I made a slide show of photos and ran it on my laptop on the other end of the room from the casket so that people would have something positive to focus their visual attention, and a lot of people thanked me for that, too. I’m pleased that it helped other people, but just making it was cathartic for me, so I hardly needed to watch it.

Also, at the funeral service in the church yesterday, my sister and I both gave eulogies, and although we hadn’t compared notes or anything, people commented that it was nice how our statements echoed each other. I said it’s easy to be consistent when you’re telling the truth.

In case anyone would like to read it, here’s what I said in the eulogy:

It’s tempting to say that 2005 has been a bad year. I spent most of this year anxious and anticipating my father’s death. I did not, as it happened, anticipate my mother-in-law’s death. And watching my father die slowly took up the summer months and into the fall. So yes, it’s tempting to say this has been a bad year.

But you, I, my father, all of us — we don’t live in years. We don’t die in years. We live — lived — in moments. A series of moments. A collection of moments. And yes, we die in moments.

You see, during these past few months, the concept of time has become surreal to me. There was, for example, the first day we all thought would be my father’s last: the hours spent in vigil, five to ten minutes passing in silence, 20 to 30 seconds between each breath my father took. But he fooled us, and lived for weeks after that. Time is unreliable in our lives. Only moments matter.

And so I learned from this ordeal to make the most of moments. When my father was alert and talkative, I tried to use those moments to find out what he still needed in his life, what unfinished business he felt he had. And in the hours and increasingly days that passed in unresponsiveness, I learned to find comfort in the memory of past moments — a skill that I hope will comfort me for the rest of my life.

Some people live to be 104 years old. You might say they’re rich in years. Yet it’s no guarantee that they’re rich in moments. My father lived relatively few years. Yet I believe, and I suspect my mother, for one, would agree, that my father was a man rich in moments.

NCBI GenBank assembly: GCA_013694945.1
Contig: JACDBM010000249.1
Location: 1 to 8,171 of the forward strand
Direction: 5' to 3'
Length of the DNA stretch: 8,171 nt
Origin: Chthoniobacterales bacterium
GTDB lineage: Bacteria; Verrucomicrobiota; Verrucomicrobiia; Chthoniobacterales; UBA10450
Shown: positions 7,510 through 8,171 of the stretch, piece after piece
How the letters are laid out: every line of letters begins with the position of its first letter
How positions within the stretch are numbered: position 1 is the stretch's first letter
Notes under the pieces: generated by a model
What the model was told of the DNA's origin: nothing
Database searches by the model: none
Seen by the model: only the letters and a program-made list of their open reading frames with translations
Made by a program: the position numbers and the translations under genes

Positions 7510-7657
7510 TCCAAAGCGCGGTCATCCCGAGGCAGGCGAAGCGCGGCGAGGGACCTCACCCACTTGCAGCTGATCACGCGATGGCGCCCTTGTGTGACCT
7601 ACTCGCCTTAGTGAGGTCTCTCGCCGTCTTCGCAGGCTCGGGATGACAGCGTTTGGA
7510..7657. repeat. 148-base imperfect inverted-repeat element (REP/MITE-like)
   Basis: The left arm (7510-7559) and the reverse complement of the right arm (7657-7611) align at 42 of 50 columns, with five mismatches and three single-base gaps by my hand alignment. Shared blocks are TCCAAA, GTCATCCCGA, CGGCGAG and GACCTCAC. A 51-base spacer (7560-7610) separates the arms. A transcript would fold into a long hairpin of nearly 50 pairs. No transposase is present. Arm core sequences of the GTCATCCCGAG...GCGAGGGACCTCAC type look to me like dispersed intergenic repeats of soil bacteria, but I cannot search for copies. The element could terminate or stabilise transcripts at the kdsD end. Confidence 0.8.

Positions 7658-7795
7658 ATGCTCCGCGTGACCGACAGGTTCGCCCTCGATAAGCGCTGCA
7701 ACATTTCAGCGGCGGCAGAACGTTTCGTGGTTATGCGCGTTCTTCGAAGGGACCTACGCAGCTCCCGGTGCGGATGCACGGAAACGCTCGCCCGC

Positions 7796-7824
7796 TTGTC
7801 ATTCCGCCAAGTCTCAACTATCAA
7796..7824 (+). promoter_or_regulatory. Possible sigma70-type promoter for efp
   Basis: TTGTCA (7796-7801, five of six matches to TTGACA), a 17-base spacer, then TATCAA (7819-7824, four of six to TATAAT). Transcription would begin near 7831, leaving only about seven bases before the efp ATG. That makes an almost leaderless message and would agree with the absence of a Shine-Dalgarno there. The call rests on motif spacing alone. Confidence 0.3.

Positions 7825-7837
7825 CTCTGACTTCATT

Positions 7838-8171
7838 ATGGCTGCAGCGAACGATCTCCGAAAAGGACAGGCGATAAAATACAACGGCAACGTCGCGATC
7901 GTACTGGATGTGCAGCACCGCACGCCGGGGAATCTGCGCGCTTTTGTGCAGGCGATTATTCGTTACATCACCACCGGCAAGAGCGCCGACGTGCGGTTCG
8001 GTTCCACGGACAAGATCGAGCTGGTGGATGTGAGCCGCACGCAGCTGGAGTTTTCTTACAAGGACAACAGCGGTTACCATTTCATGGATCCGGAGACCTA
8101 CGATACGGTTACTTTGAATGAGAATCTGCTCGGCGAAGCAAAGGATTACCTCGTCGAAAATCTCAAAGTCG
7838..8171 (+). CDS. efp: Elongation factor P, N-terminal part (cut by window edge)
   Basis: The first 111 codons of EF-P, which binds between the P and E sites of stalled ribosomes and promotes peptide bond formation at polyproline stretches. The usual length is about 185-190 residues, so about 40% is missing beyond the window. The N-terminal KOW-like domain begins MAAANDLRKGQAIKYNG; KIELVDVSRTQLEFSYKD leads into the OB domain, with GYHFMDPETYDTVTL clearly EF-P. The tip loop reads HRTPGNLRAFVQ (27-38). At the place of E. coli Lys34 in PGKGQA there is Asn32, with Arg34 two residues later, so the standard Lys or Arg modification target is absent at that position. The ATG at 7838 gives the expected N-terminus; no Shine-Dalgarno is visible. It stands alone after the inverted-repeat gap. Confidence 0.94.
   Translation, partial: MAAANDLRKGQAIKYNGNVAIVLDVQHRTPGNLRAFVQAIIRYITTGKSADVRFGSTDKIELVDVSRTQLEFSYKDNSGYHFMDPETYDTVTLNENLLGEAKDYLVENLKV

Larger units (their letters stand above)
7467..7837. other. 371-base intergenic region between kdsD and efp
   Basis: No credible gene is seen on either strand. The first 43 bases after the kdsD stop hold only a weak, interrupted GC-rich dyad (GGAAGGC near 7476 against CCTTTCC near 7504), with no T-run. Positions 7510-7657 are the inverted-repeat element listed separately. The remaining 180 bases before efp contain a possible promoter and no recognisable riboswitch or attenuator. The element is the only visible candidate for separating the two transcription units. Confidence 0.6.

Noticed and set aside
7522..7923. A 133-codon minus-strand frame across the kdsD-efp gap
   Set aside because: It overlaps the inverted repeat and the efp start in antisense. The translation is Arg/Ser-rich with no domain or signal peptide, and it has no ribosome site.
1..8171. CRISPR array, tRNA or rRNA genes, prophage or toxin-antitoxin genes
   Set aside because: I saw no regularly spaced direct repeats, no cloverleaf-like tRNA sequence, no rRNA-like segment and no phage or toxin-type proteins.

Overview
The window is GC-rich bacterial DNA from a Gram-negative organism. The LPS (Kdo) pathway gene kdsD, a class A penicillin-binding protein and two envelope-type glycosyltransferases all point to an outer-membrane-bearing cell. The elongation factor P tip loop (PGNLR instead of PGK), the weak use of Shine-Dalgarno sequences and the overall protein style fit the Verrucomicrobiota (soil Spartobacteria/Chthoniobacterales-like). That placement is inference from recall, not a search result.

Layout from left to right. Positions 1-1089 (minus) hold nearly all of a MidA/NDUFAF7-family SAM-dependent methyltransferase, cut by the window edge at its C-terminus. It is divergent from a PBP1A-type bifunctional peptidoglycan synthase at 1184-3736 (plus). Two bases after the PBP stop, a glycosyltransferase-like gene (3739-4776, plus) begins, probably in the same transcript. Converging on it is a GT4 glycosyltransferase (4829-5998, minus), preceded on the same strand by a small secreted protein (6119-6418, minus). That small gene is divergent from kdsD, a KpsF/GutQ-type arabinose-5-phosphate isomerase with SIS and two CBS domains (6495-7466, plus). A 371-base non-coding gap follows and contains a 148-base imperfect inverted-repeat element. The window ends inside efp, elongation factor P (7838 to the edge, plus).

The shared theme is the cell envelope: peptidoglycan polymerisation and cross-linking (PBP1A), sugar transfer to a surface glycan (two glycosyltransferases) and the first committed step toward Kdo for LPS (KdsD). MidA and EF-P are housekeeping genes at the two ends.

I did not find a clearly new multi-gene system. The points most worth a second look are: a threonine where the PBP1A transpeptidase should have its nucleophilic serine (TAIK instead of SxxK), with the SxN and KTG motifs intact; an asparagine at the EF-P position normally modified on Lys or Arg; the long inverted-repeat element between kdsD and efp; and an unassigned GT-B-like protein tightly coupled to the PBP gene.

My dad was not the last year of his life. He was not the moment of his death. He was — and, for me, he will always be — the sum total of his laughter and love, the gifts he gave me and the extraordinary generosity with which he gave them, the lessons I learned from him, the corny jokes he told, the many kisses and hugs we shared, his accomplishments, his friendships, his ability to love and give and accept and learn and love some more.

For all of its difficulty, 2005 has given me some of my life’s most precious moments so far. And we, as a species, are blessed with memory. So I can step forward into the next moments of my life, holding close my memories of the good, the sweet, the beautiful moments this year and all the years before it, and comforted by the memory of the moments I shared with my father.

I’m often told that I resemble my father in many ways: our appearance, our love of music, our aptitude with languages, and so on — but I will be lucky if at the end of my years, I can know that I resembled him in this respect: that I lived a life abundant in love and rich in moments.

I would like to conclude these thoughts in the words of Mary Oliver, who wrote so eloquently about the illusion of time and the loss of what we love in the poem “In Blackwater Woods.”

Look, the trees
are turning
their own bodies
into pillars

of light,
are giving off the rich
fragrance of cinnamon
and fulfillment,

the long tapers
of cattails
are bursting and floating away over
the blue shoulders

of the ponds,
and every pond,
no matter what its
name is, is

nameless now.
Every year
everything
I have ever learned

in my lifetime
leads back to this: the fires
and the black river of loss
whose other side

is salvation,
whose meaning
none of us will ever know.
To live in this world

you must be able
to do three things:
to love what is mortal;
to hold it

against your bones knowing
that your own life depends on it;
and, when the time comes to let it go,
to let it go.

When at last you reach the end, turn around and start again

Saturday, November 5th, 2005

When your cell phone rings at 2:35 AM, you can be sure it’s a call you wish you didn’t have to take.